Many will intreat the favour of the prince: and every man is a friend to him that giveth gifts.
Can you discern motives? Can you make righteous judgment? Wise men recognize the temptations and weaknesses of men in order to prudently judge persons and situations. The power and influence of a prince, and the money and generosity of the wealthy, attract fawning sycophants and leeches. The many that beg for favors from the powerful, and every man that befriends the wealthy, are generally unfaithful and dangerous men.
The proverb is an observation by Solomon. As a powerful and wealthy king, he experienced the crowd and constant harassment of petitioners seeking his intervention on their behalf. In order to teach his son, he warned that a prince would also have many such followers. Some of these men would be leeches, with little positive character or loyalty, and a wise man would not totally trust their words or actions.
Another proverb sheds light on this one. Solomon wrote, “All the brethren of the poor do hate him: how much more do his friends go far from him? he pursueth them with words, yet they are wanting to him” (Pr 19:7). When a man has no money or power, he loses his friends and brothers, for they have no more reason to keep a relationship. In fact, they are afraid he might request help of them, so they flee! These are called fair weather friends!
These two proverbs together help explain one in the nearby context, where Solomon had written, “Wealth maketh many friends; but the poor is separated from his neighbour” (Pr 19:4). All three proverbs together are describing false friends, selfish men, unfaithful followers, and dangerous leeches. Wise men must learn to recognize the temptations of men’s souls and thereby have the advantage to correctly judge their words and actions.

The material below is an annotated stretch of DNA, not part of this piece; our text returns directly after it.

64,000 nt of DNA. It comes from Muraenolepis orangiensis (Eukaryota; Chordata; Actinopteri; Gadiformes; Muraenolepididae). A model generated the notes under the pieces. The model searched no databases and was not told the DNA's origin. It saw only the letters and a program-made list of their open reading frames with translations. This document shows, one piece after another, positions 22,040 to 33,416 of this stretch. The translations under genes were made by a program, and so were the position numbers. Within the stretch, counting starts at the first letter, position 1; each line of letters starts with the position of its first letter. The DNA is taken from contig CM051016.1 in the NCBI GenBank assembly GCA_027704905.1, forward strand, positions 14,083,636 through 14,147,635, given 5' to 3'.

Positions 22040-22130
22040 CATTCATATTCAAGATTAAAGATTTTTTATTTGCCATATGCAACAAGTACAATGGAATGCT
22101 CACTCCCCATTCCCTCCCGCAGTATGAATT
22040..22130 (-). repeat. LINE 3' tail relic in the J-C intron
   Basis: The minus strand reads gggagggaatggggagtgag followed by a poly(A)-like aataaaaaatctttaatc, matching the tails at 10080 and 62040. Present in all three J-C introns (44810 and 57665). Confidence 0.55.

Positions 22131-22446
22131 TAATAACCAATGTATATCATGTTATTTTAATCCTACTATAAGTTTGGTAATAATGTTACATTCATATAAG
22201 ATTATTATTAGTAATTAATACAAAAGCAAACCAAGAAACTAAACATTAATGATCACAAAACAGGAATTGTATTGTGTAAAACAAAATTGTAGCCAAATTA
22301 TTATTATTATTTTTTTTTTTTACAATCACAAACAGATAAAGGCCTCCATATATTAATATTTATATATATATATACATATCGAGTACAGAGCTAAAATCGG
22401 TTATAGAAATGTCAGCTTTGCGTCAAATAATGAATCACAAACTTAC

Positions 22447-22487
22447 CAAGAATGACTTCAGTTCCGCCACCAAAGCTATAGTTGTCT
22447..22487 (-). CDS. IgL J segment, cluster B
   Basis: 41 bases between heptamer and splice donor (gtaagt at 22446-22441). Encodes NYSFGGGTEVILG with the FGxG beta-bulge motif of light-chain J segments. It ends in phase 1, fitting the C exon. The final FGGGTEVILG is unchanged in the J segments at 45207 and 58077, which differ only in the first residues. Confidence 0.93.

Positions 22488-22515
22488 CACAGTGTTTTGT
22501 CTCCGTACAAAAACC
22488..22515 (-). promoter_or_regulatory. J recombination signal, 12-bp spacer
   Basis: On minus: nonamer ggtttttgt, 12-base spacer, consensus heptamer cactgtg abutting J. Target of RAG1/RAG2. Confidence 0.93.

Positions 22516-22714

Solomon had taught this principle earlier as well. There he wrote, “The poor is hated even of his own neighbour: but the rich hath many friends” (Pr 14:20). The lesson is simple: most men have selfish motives that cause them to follow and feign loyalty to those who could benefit them. It is a wise man’s understanding that remembers and considers this weakness of most men and takes it into account when making judgments.
Even the churches of Jesus Christ have such evil men creep in from time to time. Jude warned against those who admire and flatter men for the advantage they hope to obtain (Jude 1:16). It is a profane shame that men will profess Christianity and feign an interest in the gospel to drink from the stream of charity spilling from a godly and loving church. Lord, as David prayed, deliver your churches from strange children, whose mouth speaketh vanity, and their right hand is a right hand of falsehood (Ps 144:11).
Consider the Lord Jesus Christ. There were those who followed Him merely for the free lunch of fish and bread He had provided for them. They were so eager and intent on securing free food that they tried to forcibly make Him king (Jn 6:1-27). He rebuked and ridiculed their foolishness until they left (Jn 6:28-71). Wise men will recognize from this lesson the inherent folly of connecting medicine and food programs with the gospel. The Jesus Christ of the Bible rejected anything even close to seeker sensitive practice.
How is the lesson applied? Consider Proverbs 31:30, where men are warned against the deceit of a woman’s favors. The fear of God is the only measure of a great wife. Prudent men see a woman’s temptation and weakness to seduce a good man by favors, and they reject her words and conduct as flattery. Even an odious woman can be pleasing during courtship (Pr 30:21-23)! Wise men demand independent fear of God and spiritual zeal.
True friendship and service have nothing to do with advantage or benefit of the relationship, for they are based on the higher principles of fearing God, Christian charity, righteous character, and personal integrity. True friends are not moved by adversity or poverty; they will lose all in order to help their friend (Pr 17:17; 18:24; Jn 15:13).